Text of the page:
Hershey School house parents showed anti-gay video to a student
The scandal-plagued Hershey School faces lawsuits by two former students who say they were expelled for suicidal thoughts. A boy says he was told to watch an anti-gay religious video. The nation's richest private school is partly financed by Hershey chocolate and Reese's peanut butter cup profits.
A year ago, when a former student accused the Milton Hershey School of forcing him to watch a video meant to convert him from homosexuality, the school called the allegation "outrageous" and said it would never condone such behavior.
Now in court documents, the school's lawyers admit that such a video was used by Hershey house parents and that it was shown to at least one student. The school maintains it doesn't know whether the tape was shown to Adam Dobson, the former student who is now suing the private school in federal court.
Dobson contends that he was forced to watch the hour-long gay conversion tape as punishment, and that it was followed by a campaign of prayer sessions and other efforts to get him to change his sexual orientation.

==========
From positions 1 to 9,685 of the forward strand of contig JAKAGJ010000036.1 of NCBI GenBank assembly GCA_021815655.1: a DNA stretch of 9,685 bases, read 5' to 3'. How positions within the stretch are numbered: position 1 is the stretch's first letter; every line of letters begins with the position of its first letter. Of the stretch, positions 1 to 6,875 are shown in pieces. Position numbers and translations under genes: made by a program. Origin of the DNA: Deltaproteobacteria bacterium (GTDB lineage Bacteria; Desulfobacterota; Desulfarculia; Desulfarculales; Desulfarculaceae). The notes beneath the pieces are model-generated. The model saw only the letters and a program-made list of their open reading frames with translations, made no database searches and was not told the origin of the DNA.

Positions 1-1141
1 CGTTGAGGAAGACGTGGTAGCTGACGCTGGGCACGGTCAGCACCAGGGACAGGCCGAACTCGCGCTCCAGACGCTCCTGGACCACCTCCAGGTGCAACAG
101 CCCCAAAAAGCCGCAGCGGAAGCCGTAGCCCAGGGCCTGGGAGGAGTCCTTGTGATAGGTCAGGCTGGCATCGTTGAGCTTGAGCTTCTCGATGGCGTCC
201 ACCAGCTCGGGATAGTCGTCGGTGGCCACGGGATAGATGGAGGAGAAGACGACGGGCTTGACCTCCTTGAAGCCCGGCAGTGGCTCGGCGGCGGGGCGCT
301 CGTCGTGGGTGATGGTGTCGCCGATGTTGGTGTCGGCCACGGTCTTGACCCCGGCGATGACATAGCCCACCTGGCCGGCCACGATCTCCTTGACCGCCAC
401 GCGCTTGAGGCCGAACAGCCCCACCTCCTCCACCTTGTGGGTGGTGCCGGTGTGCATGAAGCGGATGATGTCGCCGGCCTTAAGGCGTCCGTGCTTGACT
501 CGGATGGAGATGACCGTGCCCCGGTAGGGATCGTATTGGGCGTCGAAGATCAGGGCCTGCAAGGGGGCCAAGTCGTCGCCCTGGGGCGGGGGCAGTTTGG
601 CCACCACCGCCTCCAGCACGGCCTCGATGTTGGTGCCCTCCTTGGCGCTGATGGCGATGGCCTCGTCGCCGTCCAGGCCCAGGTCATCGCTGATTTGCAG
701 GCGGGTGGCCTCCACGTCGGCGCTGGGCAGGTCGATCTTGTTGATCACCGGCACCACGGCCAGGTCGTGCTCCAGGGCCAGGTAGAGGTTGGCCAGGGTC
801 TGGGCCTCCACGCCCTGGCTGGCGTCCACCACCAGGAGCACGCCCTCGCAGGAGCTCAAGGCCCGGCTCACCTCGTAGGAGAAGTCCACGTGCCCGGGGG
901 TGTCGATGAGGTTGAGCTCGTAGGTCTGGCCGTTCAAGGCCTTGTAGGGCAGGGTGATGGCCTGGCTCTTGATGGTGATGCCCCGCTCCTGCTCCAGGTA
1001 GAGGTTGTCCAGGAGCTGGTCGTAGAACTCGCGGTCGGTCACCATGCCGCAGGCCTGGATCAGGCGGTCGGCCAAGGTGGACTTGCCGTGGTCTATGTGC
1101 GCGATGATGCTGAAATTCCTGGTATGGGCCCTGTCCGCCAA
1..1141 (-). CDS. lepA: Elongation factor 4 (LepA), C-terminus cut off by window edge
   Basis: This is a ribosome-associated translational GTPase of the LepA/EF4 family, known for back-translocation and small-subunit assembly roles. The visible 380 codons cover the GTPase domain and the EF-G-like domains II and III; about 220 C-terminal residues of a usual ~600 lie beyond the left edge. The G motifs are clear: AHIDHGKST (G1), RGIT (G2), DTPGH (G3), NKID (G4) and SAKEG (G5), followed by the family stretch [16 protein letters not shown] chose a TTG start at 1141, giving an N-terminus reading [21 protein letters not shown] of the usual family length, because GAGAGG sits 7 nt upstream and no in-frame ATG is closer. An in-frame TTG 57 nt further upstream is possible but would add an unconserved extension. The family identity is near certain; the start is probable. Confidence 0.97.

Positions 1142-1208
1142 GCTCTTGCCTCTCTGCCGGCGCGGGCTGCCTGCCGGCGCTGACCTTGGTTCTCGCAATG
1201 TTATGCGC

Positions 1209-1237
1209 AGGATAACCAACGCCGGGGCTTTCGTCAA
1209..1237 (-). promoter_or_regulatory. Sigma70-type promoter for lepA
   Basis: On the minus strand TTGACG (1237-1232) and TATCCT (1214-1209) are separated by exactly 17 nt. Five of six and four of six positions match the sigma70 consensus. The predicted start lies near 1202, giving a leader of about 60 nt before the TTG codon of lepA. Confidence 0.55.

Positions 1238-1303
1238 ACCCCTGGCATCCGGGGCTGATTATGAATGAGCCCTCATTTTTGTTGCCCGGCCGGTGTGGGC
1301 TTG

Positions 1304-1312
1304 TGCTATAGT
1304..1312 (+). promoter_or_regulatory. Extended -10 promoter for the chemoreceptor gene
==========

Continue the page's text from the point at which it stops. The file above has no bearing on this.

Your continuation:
"We would pray together to have God help me from being gay," Dobson told his lawyers. Dobson said he was told by his house parents of "terrible things that happened to other gay people."
Mainstream health-care and education groups have discredited "conversion therapies" as demeaning and useless.
After the filing of the suit in mid-2016, Hershey School spokeswoman Lisa Scullin called the video-watching claim "an outrageous allegation and a practice the administration would never allow or condone."
In a statement Friday, she said "unequivocally, the school does not promote or endorse any program that could be remotely characterized as gay conversion therapy. Any suggestion otherwise is a gross mischaracterization of our values and the environment on our campus."
As for the Dobson case, Scullin said "the discovery process is ongoing. Once witnesses are deposed, a full picture will emerge and the credible facts will become clear."